There has been a lot of press over the latest countries that don’t want Blackberries in their country unless they can get access to monitor user communications. See, for example, the Washington Post, Techdirt, Engadget.
The Canadian Privacy Commissioner posted a link to a short test to see how you fare in minimizing the risk of ID theft that is on a website managed by the Australian Privacy Commissioner.
This was created for Privacy Awareness Week, which is an annual promotion by the Asia Pacific Privacy Authorities (APPA) forum which includes the Privacy Commissioners of British Columbia and Canada.
Facebook is taking action on the accounts of users who have been victim to the cyberattacks by a Russian hacker. The hacker calls himself Kirllos, and has posted an ad to sell account details of 1.5 million Facebook users — both usernames and passwords.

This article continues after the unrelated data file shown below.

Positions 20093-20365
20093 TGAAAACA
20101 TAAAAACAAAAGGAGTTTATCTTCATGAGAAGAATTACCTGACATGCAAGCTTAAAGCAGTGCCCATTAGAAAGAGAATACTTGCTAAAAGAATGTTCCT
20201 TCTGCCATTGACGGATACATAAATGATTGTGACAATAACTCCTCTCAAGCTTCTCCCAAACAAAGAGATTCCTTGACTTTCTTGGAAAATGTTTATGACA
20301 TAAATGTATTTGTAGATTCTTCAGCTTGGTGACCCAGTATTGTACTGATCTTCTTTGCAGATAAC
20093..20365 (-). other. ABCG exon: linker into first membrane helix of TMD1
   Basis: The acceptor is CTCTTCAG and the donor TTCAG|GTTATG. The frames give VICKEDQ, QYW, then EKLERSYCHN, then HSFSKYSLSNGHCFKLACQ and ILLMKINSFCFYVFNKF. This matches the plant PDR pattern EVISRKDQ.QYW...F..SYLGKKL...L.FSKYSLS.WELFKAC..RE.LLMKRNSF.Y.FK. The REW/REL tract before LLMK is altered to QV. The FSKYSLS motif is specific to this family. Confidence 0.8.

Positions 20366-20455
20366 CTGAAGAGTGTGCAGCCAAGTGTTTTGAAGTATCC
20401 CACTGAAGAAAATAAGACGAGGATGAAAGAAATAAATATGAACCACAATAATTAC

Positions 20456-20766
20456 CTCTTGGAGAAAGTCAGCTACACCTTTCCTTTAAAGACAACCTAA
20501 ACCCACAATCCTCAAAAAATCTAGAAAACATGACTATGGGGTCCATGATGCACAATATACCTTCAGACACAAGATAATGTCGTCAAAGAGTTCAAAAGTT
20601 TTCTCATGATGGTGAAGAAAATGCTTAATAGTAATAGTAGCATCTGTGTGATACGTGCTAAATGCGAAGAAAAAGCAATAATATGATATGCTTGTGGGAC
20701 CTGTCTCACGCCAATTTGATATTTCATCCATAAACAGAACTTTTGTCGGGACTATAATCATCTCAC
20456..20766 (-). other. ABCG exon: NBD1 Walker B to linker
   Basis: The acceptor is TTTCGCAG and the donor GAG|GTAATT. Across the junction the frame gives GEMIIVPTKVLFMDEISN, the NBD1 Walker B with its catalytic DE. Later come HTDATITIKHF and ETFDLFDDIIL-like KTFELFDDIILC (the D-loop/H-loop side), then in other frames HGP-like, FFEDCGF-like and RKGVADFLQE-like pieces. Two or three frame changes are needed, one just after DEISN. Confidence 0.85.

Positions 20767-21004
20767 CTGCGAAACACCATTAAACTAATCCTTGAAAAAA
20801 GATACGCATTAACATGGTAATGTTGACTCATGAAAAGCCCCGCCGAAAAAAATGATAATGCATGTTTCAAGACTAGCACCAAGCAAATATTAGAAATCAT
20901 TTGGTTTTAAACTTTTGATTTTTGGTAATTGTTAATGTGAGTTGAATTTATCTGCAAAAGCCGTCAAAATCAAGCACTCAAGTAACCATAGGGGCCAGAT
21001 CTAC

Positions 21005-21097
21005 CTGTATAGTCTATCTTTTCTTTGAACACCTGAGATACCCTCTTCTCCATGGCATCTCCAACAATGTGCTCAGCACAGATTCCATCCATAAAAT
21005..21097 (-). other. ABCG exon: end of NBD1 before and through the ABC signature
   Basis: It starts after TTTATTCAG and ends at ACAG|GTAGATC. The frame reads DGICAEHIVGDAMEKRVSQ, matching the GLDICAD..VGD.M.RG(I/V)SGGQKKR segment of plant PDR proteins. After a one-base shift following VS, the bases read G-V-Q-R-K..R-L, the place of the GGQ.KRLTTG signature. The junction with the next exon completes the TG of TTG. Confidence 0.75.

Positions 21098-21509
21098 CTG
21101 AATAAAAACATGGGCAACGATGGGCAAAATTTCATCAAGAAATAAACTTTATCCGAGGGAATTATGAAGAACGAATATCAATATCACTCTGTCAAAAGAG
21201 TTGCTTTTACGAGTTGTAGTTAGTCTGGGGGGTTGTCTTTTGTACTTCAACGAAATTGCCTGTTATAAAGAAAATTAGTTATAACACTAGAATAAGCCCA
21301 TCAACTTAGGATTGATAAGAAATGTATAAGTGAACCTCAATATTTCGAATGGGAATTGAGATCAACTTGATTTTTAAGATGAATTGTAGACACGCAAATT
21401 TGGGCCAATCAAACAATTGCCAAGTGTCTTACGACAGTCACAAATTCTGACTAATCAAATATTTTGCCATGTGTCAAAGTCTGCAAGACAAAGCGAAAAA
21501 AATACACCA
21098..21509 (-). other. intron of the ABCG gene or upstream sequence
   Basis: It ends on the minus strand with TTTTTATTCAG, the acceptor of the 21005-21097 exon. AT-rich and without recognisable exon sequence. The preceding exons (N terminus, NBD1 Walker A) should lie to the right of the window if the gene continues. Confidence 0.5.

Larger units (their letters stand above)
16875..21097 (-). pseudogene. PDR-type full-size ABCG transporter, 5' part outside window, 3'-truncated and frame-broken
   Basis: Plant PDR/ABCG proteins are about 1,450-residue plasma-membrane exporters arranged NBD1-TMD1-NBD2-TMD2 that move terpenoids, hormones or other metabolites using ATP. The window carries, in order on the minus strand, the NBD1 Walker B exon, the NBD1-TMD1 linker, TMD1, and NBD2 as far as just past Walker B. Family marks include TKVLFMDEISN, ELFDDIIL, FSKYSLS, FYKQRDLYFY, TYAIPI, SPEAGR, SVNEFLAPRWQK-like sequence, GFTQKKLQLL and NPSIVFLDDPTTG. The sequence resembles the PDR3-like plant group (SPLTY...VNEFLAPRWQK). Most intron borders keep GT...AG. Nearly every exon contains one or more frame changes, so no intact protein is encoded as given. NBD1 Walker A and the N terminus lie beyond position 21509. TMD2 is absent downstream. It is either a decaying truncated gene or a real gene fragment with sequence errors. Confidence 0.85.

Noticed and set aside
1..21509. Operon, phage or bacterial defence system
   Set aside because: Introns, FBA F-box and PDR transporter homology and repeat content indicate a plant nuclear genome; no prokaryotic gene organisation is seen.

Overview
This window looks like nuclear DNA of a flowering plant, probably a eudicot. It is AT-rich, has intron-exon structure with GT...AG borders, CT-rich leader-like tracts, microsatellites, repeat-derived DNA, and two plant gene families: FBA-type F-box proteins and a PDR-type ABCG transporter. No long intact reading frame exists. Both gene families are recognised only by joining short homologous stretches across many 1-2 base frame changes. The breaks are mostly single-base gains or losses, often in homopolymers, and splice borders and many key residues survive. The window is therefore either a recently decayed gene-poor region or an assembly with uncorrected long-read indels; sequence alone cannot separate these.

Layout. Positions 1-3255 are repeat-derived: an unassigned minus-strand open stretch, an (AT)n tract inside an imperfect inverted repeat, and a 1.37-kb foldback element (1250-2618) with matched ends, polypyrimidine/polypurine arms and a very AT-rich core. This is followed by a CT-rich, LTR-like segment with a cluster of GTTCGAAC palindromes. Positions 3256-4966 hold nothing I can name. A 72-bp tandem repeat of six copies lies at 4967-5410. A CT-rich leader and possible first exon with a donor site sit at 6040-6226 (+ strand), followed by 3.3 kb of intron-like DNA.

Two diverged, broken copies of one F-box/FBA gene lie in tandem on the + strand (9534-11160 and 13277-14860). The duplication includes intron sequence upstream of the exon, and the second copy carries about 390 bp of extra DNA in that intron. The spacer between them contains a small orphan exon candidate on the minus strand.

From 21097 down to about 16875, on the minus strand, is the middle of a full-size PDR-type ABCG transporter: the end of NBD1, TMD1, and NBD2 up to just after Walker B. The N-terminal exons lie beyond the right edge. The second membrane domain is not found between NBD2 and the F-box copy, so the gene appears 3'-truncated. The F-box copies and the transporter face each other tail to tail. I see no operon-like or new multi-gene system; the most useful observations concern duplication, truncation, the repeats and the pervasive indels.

Internet cafes in the United Kingdom are the latest victims of privacy invasive counter terrorism measures. Scotland Yard recently asked Internet cafe owners to monitor customers’ use of public computers. The authorities are encouraging owners to check activity on their computers and keep an eye on any suspicious activity.
Yet police say it’s not about asking Internet cafe owners to spy on their customers.
There is a lawsuit and a criminal investigation underway resulting from a school outside of Philadelphia that secretly took pictures of students with webcams on laptops supplied by the school.
The idea was to use the webcams only in cases where a laptop was reported stolen. It is alleged however that school officials turned on the webcams simply to spy on the students for their own curiosity.